One of UK’s 10 most-wanted in Spain arrested at Fuerteventura airport

Shane Walford had been convicted of manslaughter but used parole to flee to Canaries

The new list of Britain's most wanted fugitives thought to be hiding in Spain.
The new list of Britain's most wanted fugitives thought to be hiding in Spain.Cuerpo Nacional de Policía

Just four days after the media published his photograph, one of the 10 most-wanted Britons believed to be hiding in Spain was nabbed in the Canary Islands.

Shane Walford, 38, a former soldier, had skipped the country in August 2013 after being ordered back in prison for manslaughter.

Spanish law enforcement officers arrested him on Saturday at Fuerteventura airport as he was attempting to board a flight to Ireland with his British passport, said Ignacio Cosidó, director general of the National Police.

“One arrested, nine to go,” said UK charity Crimestoppers on Sunday

The suspect, who was thought to be living in Lanzarote, was located thanks to a call from an acquaintance who alerted the police after seeing his picture in the news.

His mug shot was one of 10 photographs of British fugitives who authorities believe to be in Spain. The request for cooperation from the public was part of the ninth annual appeal for help issued by UK crime fighters’ Operation Captura campaign.

The anonymous caller warned that the criminal was planning a getaway, a piece of information that matched the intelligence handled by the police.

When he found himself surrounded at the airport, Walford did not put up any resistance and soon admitted to the facts, the police reported.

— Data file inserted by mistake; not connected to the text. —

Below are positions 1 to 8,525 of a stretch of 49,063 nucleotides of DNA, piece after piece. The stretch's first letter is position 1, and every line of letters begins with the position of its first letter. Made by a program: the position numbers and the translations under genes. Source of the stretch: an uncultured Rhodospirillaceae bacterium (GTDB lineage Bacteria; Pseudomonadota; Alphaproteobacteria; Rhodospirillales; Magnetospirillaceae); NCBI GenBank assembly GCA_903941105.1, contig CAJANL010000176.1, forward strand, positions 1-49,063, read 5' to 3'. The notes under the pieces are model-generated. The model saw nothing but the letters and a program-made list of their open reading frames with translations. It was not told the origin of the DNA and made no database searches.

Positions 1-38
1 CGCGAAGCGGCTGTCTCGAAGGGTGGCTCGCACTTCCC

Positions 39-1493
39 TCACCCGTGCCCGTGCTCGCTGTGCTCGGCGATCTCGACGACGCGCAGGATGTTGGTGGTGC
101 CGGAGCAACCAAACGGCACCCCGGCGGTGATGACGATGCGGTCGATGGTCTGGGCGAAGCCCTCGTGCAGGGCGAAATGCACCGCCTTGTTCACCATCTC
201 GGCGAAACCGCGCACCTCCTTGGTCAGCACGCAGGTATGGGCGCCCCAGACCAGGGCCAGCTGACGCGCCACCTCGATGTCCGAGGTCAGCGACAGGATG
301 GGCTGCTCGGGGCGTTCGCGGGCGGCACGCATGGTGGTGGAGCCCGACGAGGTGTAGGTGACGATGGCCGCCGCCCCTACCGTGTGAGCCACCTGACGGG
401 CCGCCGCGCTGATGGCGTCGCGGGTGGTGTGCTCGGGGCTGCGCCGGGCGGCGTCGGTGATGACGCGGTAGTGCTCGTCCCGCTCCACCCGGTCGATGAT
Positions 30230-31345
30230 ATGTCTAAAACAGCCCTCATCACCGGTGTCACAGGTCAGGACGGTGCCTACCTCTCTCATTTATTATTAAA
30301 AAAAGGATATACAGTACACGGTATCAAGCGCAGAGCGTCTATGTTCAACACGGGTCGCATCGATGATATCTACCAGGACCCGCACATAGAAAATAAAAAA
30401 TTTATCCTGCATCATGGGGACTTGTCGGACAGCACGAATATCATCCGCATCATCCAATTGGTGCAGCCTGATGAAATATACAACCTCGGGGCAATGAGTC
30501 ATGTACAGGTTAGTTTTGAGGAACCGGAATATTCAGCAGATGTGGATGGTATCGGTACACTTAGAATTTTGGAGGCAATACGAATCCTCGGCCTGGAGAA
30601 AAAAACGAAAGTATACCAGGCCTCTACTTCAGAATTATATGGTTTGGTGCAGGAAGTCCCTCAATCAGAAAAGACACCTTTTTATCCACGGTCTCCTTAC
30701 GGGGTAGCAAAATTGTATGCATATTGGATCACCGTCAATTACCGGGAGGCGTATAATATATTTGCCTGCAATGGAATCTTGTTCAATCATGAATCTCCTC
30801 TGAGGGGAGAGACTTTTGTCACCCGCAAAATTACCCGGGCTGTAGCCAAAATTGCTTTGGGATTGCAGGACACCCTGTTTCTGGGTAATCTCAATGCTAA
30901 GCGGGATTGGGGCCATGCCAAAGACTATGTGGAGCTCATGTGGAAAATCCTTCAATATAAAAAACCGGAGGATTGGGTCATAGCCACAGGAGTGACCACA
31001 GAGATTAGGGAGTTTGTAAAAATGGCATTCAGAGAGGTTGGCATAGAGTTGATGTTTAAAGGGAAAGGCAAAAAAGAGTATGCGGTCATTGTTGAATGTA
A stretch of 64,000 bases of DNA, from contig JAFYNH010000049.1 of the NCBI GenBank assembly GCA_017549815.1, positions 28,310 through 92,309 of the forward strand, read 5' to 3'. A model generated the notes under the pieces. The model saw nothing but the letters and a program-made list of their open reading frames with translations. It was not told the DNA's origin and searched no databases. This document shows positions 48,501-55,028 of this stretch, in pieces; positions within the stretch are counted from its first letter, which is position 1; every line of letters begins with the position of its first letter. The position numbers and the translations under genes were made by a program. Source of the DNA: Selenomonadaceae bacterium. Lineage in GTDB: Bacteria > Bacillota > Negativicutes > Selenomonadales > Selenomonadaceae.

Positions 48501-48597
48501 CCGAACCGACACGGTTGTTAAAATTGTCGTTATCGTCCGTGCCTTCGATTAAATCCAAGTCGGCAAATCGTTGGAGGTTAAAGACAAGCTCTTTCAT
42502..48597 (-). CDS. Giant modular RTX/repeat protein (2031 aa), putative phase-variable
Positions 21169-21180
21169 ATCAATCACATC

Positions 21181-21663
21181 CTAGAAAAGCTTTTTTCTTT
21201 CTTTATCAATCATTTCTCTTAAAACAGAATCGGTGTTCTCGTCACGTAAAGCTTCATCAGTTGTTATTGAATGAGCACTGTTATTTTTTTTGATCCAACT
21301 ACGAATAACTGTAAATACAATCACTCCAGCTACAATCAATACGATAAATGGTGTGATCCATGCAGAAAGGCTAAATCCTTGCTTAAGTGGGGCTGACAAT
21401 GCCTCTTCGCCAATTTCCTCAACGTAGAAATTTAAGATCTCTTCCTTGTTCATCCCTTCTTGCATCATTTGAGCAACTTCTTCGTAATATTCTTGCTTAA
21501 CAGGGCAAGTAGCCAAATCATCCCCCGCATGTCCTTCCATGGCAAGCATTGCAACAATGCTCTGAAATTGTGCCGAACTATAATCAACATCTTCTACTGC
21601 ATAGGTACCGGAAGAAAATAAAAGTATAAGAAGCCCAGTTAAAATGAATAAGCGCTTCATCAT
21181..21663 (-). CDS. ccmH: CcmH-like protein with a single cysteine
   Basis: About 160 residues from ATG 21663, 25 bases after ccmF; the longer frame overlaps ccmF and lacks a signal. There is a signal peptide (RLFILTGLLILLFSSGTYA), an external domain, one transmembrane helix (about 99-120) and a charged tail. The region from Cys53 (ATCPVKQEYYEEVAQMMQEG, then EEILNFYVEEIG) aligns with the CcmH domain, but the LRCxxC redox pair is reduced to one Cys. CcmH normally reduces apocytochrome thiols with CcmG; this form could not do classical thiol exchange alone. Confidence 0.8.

Shane Walford was arrested on Saturday in Fuerteventura.
Shane Walford was arrested on Saturday in Fuerteventura.

“I didn’t know they were looking for me,” he alleged after being arrested.

Walford, a boxer and former serviceman from Coventry, had been convicted to four years and six months in prison for killing a man inside a bar in his home town. The victim was a firefighter and a father of two.

A British court handed down the sentence in July 2010, and in January 2012 Walford was released on parole. He stopped showing up for his appointments with the parole officer, and disappeared entirely in August 2013, after he was served with a notice to return to prison.

On Monday, he was transferred to Soto del Real penitentiary in the Madrid region, where he will remain until Spain’s High Court processes his extradition to the UK following his European Arrest Warrant.

The NCA had requested assistance from the public, and given out additional personal information such as the fact that the suspect had several prominent tattoos: a black panther on his left arm and boxing gloves on his abdomen.

“There are many British fugitives who take refuge in Spain because they know there are communities of fellow countrymen where they can settle down,” said a source familiar with the investigation.

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Walford had allegedly been living in Spain for a year, after using his parole to skip the country. The National Crime Agency (NCA) and the independent UK crime-fighting charity Crimestoppers had included him in Operation Captura, which is described as “a multi-agency campaign to track down individuals believed to be evading capture by hiding among expat communities in Spain.”

“One arrested, nine to go,” said Crimestoppers on Sunday.

The annual hunt has been going on since 2006, with a success rate of more than 85 percent: of the 76 suspects whose identities were disclosed over the last eight years, 65 have been found.

Other fugitives who remain at large include two sexual abuse suspects, a pedophile and six drug traffickers.

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